Here too, in terms of how we run the place and work together, our operating committee is a – we are one cohesive group. We meet at least twice a week. And once a month for an entire day. Everyone participates. There aren’t fiefdoms across the place where people just talk about their own areas. There is – I don’t want to say confrontation, but there’s a candor which we expect from the entire company that didn’t exist in this company before. We were a very polite place. No one was ever expected to push each other in meetings. It was always done more privately. And we all understand that we all – our success will be dictated by the success of the company, not any individual business. Everyone on the operating committee, at least 50% of their compensation is based upon the performance of the entire company, not just their individual performance or their business performance. And ultimately, if something doesn’t work, right, that will override everything else as well. So, everyone understands that.

By the way, it’s a very collegial group of people. So the people on the operating committee here, they would talk about how well people get along, how much they respect each other. And out of that becomes the natural things that we all should be working together that we never focused on before.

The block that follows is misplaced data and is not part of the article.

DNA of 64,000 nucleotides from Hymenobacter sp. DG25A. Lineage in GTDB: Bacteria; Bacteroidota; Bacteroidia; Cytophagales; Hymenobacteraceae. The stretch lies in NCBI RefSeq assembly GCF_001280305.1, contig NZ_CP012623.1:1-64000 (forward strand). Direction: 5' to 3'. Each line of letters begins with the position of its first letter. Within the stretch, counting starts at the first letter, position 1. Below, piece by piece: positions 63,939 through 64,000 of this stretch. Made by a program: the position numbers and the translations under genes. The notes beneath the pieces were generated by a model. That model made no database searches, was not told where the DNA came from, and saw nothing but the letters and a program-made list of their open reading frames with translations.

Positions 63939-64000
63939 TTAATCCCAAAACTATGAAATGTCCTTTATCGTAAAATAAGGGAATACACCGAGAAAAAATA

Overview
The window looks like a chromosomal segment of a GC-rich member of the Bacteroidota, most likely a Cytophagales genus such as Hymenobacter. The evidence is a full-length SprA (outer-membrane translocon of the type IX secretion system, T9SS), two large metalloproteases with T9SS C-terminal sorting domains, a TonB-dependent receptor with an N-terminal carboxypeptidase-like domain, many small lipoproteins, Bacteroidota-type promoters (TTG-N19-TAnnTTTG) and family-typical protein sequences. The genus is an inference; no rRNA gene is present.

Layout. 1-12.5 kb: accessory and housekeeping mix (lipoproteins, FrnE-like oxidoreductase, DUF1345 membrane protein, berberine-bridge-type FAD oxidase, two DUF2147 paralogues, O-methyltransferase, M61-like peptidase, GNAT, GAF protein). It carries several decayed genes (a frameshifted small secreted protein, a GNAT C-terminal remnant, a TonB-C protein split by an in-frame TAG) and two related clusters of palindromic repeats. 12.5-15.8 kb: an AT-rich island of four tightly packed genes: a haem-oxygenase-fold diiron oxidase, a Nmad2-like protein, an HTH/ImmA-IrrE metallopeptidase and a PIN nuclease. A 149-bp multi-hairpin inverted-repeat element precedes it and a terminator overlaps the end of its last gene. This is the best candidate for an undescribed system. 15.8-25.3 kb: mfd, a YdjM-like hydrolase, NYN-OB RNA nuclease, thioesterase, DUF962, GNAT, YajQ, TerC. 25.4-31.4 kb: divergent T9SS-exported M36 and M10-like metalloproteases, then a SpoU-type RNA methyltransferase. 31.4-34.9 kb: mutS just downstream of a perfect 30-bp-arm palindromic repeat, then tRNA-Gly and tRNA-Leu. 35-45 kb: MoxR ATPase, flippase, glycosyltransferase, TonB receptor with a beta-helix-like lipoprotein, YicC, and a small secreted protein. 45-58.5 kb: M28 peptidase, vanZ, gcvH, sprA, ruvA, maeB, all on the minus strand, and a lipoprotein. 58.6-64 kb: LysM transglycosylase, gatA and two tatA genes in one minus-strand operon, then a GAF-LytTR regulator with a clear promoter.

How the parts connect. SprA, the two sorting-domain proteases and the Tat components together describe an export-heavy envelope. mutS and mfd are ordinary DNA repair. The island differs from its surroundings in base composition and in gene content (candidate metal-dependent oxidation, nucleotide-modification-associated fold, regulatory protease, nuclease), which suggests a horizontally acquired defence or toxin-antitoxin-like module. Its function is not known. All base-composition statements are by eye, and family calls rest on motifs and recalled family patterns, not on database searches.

So, take our consumer bank and our wealth management business, they were running completely separately. And just look at what some of our competitors have done and I’ve had results where when you look at the affluent customers that exist in your consumer branch and we were treating them the same way as we were treating every other customers, not leveraging the strengths that we had in our wealth management business. And now, we’ve launched something entirely new in Wells Fargo Premier to take a lot of the competitive benefits that we have – we’re having one of the biggest wealth management businesses in the country – and working in partnership between the two to serve our customers better.